With concern rising around our nation’s obesity epidemic, experts are frantically trying to determine what the specific causes are, and more importantly, what the solution is. Among a number of experts is Dr. Robert Lustig, the man who’s become the face of the ‘sugar is toxic’ movement.
Lustig, a pediatric endocrinologist at the University of California, gained notoriety after posting his lecture titled ‘Sugar: The Bitter Truth‘ on YouTube in 2009, which has since gained more than 2.3 million hits.
Lustig believes sugar is the major cause of most of the health-related diseases Americans are facing today, including obesity and type 2 diabetes. And he thinks that 75% of these diseases are preventable if we’d just cut back on our sugar consumption.
According to a recent CNN report, the average American teenager consumes about 4 pounds of sugar a week – which translates to 200 pounds a year. And based on the figures of our nation’s health as a whole, the average adult isn’t far behind.
When Dr. Sanjay Gupta asked Dr. Lustig if sugar is just empty calories or if it’s more than that, Lustig responded saying everyone thinks obesity is caused by eating too much and exercising too little. But he disagrees, saying obesity is a marker for metabolic disfunction. And if you look at what we’re eating in America, it’s not any more fat – it’s sugar. Read Full Post >
Last year we found, and republished, an interesting graphic that pondered a curious question –which is worse, soda or marijuana? A side-by-side comparison of the two pits the processed against the natural, the legal versus the illegal. While we could debate the pros and cons of each all day long, to the pleasure center of the brain, they are one in the same.
A fascinating piece aired on CBS’ 60 Minutes tonight with the foremost researcher on addiction, Dr. Nora Volkow, head of the National Institute on Drug Abuse. In 2007, she was named by Time Magazine as one “of the 100 men and women whose power, talent or moral example is transforming the world.” Tonight’s Hooked: Why Bad Habits are Hard to Break explained the chemistry behind addiction and showed that whether it’s a hamburger or heroine, soda or marijuana, our brain sees them exactly the same – as triggers for a rush of dopamine.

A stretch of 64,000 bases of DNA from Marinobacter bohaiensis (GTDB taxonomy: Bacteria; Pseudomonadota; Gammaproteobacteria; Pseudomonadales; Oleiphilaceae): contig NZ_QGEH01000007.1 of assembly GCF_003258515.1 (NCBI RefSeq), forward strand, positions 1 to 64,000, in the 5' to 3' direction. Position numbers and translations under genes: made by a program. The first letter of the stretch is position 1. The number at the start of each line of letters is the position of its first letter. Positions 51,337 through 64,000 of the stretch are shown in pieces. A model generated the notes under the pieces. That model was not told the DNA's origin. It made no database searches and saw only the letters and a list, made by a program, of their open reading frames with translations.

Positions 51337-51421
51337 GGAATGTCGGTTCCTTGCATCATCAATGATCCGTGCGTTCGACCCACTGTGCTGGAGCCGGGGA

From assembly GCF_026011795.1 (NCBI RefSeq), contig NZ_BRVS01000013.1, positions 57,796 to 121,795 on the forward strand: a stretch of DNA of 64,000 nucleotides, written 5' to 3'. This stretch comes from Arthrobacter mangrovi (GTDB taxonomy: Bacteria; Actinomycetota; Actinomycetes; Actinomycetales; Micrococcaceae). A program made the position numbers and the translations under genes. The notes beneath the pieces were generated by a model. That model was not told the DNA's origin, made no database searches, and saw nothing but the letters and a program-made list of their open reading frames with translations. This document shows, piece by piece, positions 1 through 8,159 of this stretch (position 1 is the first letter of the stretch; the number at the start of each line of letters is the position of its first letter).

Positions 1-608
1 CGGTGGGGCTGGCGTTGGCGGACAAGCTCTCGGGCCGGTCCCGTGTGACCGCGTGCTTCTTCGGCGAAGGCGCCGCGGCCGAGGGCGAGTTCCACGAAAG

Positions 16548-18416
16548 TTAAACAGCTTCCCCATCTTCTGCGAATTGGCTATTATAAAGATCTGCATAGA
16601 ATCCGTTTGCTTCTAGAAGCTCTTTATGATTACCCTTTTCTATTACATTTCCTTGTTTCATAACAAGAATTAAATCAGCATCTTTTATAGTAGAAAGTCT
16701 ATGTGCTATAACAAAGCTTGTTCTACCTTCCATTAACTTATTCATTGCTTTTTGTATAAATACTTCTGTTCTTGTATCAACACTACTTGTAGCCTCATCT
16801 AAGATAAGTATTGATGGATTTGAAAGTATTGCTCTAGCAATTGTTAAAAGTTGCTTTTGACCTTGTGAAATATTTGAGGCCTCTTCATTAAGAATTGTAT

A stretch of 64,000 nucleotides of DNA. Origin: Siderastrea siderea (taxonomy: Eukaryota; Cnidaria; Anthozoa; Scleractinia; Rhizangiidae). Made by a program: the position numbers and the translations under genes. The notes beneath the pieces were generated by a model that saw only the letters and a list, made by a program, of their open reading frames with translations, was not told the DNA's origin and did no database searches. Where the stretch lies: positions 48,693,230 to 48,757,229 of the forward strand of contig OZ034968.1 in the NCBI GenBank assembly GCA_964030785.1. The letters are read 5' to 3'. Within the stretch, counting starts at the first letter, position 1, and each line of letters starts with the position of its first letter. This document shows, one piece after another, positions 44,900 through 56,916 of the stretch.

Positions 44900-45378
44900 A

Morley Safer reported and described Dr. Volkow as the woman who has “revolutionized how science and medicine view addiction: as a disease, not a character defect.” She told him that the “Just Say No” campaign is just “magic of thinking.”
“If it were that easy…there’d be no obesity,” or other physical signs of addiction. In other words, addiction stems from deep within the pleasure center of our brains, and all the willpower, support, and motivation in the world can’t always turn it off.
With obesity being the number one public health problem facing Americans today, finding long-term solutions that reduce the harmful effects of this growing epidemic. On the 4/20/08 episode of 60 Minutes, Lesley Stahl reported on the surprising healthy effects that having weight loss surgery is having on many patients. When the surgery is performed and the individual adheres to the post-operative dietary and exercise guidelines, reductions in hypertension, coronary artery disease, Type II diabetes are seen as well as reduced risk for certain cancers like breast, colon, endometrial cancers. Obviously, bariatric surgery is not just about losing pounds. These new findings are also broadening the medical community’s knowledge of the complex interplay between obesity and these other health conditions.